How to Help Las Vegas Shooting Victims

Las Vegas is a city in grief following Sunday's massacre that left 59 dead, including the gunman, and more than 500 injured, the worst mass shooting in modern U.S. history. The gunman has been identified as Stephen Paddock, a 64 year old real estate investor with no criminal history. 

(Published Tuesday, Oct. 3, 2017)

People looking for ways to help after the Las Vegas mass shooting are asked to donate money and blood.

By Tuesday night, a GoFundMe page started by Nevada officials had raised over $7.8 million by more than 61,000 people. As people contributed money on Monday, the goal was continuously upped from the initial $1 million to $2 million, then to $2.5 million. It's now aiming for $10 million.

The fundraising effort was started by Steve Sisolak, Clark County Commission Chair, who wrote on the page that funds "will be used to provide relief and financial support to the victims and families of the horrific Las Vegas mass shooting​."

Sisloak called the support for the fundraiser "inspiring" and vowed "every penny will be put to use."

Officials thanked businessman Stephen Cloobeck for his $400,000 contribution to the GoFundMe late Monday, given in a series of payments that were earlier anonymous until Cloobeck allowed authorities to share his name.

The Oakland Raiders, the team that plans to move to Las Vegas in a few years, donated $50,000 to the page. The NFL Foundation, the league's nonprofit organization, also donated $50,000. Sisloak thanked the two organizations on Twitter.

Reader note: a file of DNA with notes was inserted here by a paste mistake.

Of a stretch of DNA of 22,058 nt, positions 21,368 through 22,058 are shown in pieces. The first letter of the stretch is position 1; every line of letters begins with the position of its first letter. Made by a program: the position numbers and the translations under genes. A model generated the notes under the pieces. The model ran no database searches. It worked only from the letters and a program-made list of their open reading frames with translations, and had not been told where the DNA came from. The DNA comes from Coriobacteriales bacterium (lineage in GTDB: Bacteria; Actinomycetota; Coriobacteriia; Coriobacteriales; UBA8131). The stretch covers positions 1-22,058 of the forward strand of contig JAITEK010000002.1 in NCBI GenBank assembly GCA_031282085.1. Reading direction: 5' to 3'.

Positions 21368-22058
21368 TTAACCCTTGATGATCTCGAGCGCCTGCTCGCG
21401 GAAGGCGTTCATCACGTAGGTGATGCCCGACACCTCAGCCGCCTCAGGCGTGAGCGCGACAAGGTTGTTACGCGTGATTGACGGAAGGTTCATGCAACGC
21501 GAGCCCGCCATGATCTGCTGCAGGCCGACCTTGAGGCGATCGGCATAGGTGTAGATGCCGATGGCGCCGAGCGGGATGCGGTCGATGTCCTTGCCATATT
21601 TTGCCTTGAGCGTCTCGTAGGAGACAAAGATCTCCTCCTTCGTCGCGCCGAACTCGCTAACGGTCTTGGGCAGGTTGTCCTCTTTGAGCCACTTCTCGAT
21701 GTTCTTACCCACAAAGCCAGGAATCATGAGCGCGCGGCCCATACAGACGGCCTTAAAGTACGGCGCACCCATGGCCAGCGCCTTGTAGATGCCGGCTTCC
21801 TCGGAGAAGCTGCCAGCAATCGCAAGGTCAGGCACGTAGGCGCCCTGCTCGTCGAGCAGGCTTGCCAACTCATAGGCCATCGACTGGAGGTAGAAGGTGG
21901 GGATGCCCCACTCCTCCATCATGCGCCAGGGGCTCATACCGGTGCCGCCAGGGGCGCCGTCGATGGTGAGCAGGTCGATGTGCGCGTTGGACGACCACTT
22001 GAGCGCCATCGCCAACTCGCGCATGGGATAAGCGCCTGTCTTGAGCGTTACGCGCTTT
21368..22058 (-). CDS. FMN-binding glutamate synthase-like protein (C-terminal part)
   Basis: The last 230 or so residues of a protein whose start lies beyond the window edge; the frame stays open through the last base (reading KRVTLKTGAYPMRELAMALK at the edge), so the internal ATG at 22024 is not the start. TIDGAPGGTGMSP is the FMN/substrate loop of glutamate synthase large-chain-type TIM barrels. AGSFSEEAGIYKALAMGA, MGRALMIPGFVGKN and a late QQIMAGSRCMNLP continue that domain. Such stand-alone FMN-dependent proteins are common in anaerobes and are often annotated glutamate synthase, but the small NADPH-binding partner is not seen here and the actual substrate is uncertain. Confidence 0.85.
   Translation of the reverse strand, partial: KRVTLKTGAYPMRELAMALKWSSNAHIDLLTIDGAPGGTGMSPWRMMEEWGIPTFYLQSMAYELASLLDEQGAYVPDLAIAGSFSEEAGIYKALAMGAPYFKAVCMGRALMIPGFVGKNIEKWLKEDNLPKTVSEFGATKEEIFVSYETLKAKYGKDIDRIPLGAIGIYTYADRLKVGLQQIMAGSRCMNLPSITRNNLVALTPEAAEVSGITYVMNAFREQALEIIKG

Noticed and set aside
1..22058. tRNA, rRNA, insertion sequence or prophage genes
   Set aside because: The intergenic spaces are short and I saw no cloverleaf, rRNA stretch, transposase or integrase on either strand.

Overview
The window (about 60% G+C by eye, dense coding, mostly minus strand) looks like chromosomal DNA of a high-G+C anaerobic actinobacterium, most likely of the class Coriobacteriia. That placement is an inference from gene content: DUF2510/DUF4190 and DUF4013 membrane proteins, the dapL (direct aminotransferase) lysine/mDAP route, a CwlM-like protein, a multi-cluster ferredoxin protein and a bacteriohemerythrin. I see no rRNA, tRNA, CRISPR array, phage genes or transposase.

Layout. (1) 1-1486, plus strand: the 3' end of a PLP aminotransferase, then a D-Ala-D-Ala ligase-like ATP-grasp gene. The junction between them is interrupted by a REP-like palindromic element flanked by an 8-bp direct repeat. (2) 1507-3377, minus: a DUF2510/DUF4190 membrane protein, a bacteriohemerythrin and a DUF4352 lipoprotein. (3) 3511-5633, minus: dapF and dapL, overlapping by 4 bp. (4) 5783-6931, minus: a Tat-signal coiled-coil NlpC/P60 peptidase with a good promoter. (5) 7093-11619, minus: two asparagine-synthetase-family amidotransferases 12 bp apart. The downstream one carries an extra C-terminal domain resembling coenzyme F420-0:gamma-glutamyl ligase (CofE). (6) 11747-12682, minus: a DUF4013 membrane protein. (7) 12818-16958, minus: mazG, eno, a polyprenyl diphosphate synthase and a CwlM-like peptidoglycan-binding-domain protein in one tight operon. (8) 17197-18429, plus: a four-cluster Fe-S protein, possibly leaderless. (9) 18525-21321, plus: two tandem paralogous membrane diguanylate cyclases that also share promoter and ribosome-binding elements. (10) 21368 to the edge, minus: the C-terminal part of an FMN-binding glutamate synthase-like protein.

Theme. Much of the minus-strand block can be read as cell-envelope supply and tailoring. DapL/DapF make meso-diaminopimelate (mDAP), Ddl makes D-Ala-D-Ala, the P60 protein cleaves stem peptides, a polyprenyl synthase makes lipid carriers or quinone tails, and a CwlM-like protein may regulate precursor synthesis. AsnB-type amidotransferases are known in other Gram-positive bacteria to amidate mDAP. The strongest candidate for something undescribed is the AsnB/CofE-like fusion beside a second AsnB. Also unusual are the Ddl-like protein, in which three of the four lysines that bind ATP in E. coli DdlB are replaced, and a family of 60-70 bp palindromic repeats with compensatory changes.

Las Vegas Shooter Stephen Paddock had at least 12 “bump stocks” attached to his guns, which allowed him to fire his weapons at a machine gun-like rate. Lawmakers are now pushing for them to be banned. Here is how these devices work.

(Published Thursday, Dec. 14, 2017)

City officials are urging people to give blood for the hundreds of injured victims at any of the three donation centers in the area.

Donations are generally available for hospitals after 24 to 36 hours. United Blood Services encouraged donors to make appointments throughout the coming days and weeks.

Appointments can also be made with American Red Cross through online or over the phone (1-800-RED CROSS).

Dr. Casey O'Connell told NBC News that American Red Cross has systems in place to transport donations to areas in need.

Authorities investigating the Las Vegas mass shooting are now reconstructing the movements of Stephen Paddock and exploring the possibility he had considered other music festivals or large events before he chose Las Vegas. 

(Published Friday, Oct. 6, 2017)

Lines wrapped around blocks outside of donation centers Monday as hundreds of people turned up to give blood in Nevada. The first donors showed up at centers around 2 a.m. local time to help, just hours after the 10 p.m. shooting Sunday night. Volunteers passed out food and water on the long lines.

During a news conference Tuesday Las Vegas police said people should call 1-866-535-5654 to report missing loved ones.

Victims looking for information are asked to call 702-828-3111 if they have left the area. Victims in the Vegas area are asked to call 311.

The Las Vegas mass shooting was the deadliest of its kind in modern U.S. history.

Las Vegas Mourns After Nation's Deadliest Modern Shooting